In fact, his re-emergence as a campaign figure comes as his scandals are in the headlines again.
An interview with Esquire magazine, which features the president on its December cover, already has leaked out and caused a stir. In it, Mr. Clinton demanded an apology from Republicans who impeached him.
And Paula Jones, the woman whose sexual harassment lawsuit against the president ultimately led to his impeachment, has posed nude in Penthouse magazine, resurrecting yet another Clinton scandal.
Mr. Clinton paid $850,000 to settle the case involving Mrs. Jones, who said while governor of Arkansas Mr. Clinton lured her to a hotel room and solicited sex.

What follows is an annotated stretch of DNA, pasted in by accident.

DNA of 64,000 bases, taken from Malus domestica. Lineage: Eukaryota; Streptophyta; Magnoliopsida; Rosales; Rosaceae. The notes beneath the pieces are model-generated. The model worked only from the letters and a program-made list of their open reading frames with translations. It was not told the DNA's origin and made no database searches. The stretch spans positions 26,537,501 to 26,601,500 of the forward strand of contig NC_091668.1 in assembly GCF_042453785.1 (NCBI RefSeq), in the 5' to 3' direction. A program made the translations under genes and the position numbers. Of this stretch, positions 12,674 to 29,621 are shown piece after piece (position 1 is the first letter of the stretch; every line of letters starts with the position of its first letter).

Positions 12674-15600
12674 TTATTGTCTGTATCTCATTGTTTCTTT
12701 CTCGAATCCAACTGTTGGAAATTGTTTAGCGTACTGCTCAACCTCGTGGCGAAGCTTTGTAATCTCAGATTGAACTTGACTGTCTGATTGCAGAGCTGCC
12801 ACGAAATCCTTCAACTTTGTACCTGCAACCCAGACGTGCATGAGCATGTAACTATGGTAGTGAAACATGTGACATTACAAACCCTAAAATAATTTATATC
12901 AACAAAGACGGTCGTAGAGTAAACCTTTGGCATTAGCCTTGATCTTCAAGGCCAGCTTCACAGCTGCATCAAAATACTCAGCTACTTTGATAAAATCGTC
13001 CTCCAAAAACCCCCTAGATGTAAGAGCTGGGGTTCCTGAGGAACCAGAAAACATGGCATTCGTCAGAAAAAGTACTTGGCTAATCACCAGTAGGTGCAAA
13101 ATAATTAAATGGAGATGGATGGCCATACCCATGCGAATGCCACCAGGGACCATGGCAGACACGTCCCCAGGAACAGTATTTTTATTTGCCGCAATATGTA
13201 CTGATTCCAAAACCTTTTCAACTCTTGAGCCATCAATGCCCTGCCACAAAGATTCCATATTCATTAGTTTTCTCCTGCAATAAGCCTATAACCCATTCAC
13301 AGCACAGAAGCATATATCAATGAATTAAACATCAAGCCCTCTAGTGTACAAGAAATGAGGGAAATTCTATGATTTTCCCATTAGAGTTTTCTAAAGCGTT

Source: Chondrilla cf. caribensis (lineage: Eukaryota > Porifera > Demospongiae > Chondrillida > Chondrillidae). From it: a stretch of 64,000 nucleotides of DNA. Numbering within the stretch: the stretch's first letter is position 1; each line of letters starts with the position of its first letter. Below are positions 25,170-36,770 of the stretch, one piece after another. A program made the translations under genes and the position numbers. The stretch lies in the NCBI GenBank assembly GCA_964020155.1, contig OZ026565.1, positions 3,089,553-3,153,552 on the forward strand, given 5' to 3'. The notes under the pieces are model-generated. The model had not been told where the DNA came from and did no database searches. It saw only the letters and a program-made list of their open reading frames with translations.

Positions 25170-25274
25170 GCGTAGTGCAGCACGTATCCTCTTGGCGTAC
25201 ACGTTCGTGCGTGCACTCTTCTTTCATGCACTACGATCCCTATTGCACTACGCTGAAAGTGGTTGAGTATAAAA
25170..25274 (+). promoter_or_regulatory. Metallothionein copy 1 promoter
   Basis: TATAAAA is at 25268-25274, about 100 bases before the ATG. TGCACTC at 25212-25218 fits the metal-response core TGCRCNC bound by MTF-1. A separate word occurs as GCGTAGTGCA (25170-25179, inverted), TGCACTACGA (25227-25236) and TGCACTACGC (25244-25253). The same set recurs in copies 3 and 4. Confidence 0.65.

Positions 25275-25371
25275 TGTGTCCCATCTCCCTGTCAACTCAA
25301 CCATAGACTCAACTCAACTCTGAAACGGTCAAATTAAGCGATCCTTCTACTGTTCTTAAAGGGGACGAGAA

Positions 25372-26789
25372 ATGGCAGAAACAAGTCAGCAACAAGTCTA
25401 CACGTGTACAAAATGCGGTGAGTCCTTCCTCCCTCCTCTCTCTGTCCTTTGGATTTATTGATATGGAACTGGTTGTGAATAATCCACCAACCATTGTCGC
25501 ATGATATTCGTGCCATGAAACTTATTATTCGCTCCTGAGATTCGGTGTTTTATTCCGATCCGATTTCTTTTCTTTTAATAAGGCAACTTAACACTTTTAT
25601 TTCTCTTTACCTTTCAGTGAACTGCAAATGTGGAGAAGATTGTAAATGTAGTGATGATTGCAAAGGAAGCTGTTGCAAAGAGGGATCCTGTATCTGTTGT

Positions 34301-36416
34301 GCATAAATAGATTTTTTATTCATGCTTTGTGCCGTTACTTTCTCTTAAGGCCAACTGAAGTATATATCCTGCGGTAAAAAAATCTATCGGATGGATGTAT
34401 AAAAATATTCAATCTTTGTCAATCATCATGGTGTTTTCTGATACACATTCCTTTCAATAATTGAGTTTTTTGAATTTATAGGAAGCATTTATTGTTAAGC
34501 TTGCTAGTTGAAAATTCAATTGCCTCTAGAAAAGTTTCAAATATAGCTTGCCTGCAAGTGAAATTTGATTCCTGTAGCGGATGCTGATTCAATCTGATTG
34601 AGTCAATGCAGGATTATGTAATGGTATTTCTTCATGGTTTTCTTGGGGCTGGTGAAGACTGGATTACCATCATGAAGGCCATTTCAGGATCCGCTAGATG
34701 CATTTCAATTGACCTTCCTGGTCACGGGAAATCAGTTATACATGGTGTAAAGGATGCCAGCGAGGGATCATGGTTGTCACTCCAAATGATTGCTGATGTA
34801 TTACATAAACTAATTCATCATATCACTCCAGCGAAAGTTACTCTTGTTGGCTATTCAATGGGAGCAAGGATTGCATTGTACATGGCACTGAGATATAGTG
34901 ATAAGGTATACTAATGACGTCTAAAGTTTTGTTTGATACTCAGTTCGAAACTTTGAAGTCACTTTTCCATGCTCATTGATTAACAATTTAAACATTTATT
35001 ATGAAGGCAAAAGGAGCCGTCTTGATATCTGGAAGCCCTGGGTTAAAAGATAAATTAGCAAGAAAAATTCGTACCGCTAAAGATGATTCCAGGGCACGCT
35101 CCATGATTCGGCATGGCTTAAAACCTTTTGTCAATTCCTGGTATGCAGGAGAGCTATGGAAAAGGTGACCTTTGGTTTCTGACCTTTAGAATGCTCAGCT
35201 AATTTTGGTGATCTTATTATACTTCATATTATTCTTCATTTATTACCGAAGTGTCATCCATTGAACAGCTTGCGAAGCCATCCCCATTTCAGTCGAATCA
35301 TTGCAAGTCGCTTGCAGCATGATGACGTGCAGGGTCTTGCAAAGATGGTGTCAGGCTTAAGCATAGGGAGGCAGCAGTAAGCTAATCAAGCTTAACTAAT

Mr. Gore is loath to appear publicly with the president. But with polls showing him trailing Mr. Bush, he believes he has little choice but to unleash his boss in an effort to get out the vote. The vice president himself appeared in the pulpits of two black churches in Detroit yesterday to deliver the same message.
"You have the ability to make the difference," Mr. Gore told worshippers at Hartford Memorial Baptist Church. "This state has the ability to decide this close election. This community has the ability to decide what this state decides."
Mr. Gore touted his support for affirmative action and laws against hate crimes and racial profiling. He characterized Mr. Bush as a puppet for wealthy special interests who would bring deficits back to the federal budget.
"We tried that," said Mr. Gore. "Been there, done that, still paying the bills."
Like his boss, the vice president was hailed by shouts of "amen" as he addressed the black congregations.